Unless you are a dedicated and hard core outdoor photographer it is highly unlikely that you would carry a solar panel with you when you venture away from the civilization, to charge your batteries. One of the biggest concerns of any outdoor photographer is how to conserve the battery power to the maximum possible limit. Since most often you can’t recharge the batteries in the outdoors you have to prolong its power by optimizing your usage pattern so that you get all the pictures you want and not let your battery die on you. The intrinsic battery power to a large extent depends upon the type of battery your camera uses; a lithium battery is much more powerful than normal pencil AA cells but needs to be recharged, whereas in AA cells always go for Duracells. I will discuss more on the battery type and power features and safekeeping in the outdoors in a separate post. The obvious solution to prevent running out of batteries is to carry extra sets with you and keeping them dry and warm till they are needed in a safe weatherproof pouch somewhere inside your backpack. Needless to say you must recharge your camera batteries to the maximum possible from the last possible place before you step out into the wild outdoors. Now let’s see what all you can do to increase your camera battery life to the maximum. You can blindly follow these tips and I can guarantee that your battery life will go up by at least two times if not more.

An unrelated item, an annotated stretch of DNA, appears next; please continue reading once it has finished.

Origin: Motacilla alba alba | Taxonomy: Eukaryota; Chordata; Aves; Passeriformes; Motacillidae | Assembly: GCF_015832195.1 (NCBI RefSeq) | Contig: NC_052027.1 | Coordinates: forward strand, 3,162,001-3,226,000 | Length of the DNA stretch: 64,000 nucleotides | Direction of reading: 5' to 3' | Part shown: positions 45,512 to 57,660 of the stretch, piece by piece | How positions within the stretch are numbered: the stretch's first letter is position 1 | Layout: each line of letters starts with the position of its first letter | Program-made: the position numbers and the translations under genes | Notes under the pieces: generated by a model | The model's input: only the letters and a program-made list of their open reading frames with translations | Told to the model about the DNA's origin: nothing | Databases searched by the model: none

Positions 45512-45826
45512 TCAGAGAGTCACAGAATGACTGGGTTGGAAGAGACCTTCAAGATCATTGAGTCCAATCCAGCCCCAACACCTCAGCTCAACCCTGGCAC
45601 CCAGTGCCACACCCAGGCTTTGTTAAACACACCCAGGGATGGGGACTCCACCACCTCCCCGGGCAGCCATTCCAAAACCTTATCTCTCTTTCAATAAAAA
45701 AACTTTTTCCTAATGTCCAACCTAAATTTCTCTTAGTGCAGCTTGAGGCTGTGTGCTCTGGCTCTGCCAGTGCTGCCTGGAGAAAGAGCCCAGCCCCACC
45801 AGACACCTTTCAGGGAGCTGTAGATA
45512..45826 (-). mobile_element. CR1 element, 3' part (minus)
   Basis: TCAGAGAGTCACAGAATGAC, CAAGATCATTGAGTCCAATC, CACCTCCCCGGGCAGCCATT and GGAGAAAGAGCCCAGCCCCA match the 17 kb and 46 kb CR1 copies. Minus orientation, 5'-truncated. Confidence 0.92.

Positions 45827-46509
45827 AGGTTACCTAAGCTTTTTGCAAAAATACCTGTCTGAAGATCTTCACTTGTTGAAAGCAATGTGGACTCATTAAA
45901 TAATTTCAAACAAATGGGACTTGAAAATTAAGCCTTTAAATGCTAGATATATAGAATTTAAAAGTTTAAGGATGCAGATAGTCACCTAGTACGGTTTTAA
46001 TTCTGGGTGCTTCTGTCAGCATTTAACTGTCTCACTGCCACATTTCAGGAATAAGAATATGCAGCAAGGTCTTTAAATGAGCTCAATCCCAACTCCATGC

a) Turn off auto-flash feature. Use flash very judiciously only when you need it. Don’t use it for backlit compensation or night photography. You can do all touching up later in photoshop. Most of us avoid flash anyway since flash kills all effects. Though flash can be used very creatively to create effects and illusions, you don’t have such luxuries in the outdoors. Carry external flash for unavoidable situations. They have their own batteries and take much less energy out of your camera.

b) Avoid ‘Auto Camera’ mode as much as possible. Go manual or use one of the aperture or shutter priority program modes.

c) Go manual focus mode, switch off auto focus motor.

d) Turn off light beam aided focus feature. The camera would still focus in auto-focus mode unless the subject is really dark or indefinite.

e) Turn off LCD review screen. These days you have huge memory cards so keep shooting instead of needing to review each and every shot you take. Even if you need to keep the LCD screen on, dim it to the barest minimum.